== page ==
Belarusian authorities hope to ease tension around NPP construction
On February 24th, 2017, in response to Angela Merkel statement and earlier statement by Lithuanian Seimas Speaker Viktoras Prantsketis, Belarusian Energy Minister Vladimir Potupchik promised that Belarus would present the results of stress tests at the Belarusian Nuclear Power Plant to the European Commission. That said, Belarus’s proposal to provide the results of the stress-tests processed by the State Nuclear Supervisory Authority is not exactly a symmetrical response to Merkel’s proposal to allow international inspectors at the NPP construction site. By providing the stress-test report to the EC, the Belarusian authorities aim to ease tension around the nuclear power plant, but this step is unlikely to be enough to claim transparency of the construction.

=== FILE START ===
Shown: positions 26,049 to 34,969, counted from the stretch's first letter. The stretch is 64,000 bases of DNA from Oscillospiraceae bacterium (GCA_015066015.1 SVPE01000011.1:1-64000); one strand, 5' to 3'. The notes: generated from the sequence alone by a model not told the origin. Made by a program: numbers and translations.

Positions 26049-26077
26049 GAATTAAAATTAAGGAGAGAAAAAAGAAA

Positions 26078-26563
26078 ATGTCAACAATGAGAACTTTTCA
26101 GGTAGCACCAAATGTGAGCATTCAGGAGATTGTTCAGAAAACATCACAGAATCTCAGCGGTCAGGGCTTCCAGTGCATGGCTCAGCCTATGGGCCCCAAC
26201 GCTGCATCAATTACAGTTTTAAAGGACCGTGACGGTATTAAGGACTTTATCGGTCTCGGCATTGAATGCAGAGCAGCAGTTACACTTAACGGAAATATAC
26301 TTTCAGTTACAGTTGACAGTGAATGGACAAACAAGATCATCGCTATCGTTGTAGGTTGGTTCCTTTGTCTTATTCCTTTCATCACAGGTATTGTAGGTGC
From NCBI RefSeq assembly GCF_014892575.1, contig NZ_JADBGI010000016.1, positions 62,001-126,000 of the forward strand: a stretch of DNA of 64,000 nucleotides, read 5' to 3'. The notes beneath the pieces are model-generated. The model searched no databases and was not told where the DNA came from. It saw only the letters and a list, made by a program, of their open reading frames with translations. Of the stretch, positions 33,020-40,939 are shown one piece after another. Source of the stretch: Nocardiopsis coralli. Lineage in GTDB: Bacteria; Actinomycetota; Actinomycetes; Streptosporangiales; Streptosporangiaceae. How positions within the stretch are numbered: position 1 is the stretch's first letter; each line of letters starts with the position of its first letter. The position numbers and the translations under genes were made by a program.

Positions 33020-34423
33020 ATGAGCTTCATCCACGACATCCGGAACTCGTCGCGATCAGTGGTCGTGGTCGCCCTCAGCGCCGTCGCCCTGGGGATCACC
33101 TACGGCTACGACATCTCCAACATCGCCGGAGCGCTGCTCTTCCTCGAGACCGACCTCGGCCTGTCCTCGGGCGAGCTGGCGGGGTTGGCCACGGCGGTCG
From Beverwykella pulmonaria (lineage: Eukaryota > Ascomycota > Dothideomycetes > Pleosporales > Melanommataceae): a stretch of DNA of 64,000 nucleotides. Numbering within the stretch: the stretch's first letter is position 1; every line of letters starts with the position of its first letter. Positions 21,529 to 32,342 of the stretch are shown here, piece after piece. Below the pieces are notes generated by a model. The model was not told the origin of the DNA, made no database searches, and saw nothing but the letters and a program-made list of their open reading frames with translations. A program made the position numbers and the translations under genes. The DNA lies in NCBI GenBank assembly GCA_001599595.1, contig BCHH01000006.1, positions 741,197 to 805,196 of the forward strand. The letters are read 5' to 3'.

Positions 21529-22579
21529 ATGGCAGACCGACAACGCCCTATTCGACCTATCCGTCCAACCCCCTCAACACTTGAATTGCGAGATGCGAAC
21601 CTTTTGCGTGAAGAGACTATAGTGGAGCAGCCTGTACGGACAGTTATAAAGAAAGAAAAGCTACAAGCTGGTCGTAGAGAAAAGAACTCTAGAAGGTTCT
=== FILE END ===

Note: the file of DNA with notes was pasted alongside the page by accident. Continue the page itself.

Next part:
According to Belstat, in August 7,600 people were dismissed, including 4,800 civil servants. Dismissals of civil servants were due to the optimisation in the public administration by up to 30%. Some civil servants would retain their job however would lose the status of a civil servant. Vacancies on the labour market are likely to reduce in number, thanks to the optimisation, the state administration would increase wages for public servants. The payroll fund for retained employees is likely to increase and some former state employees are likely to get jobs in affiliated organizations. The optimisation of the state apparatus should complete by January 1st, 2018, and some former civil servants are likely to join the ranks of the unemployed.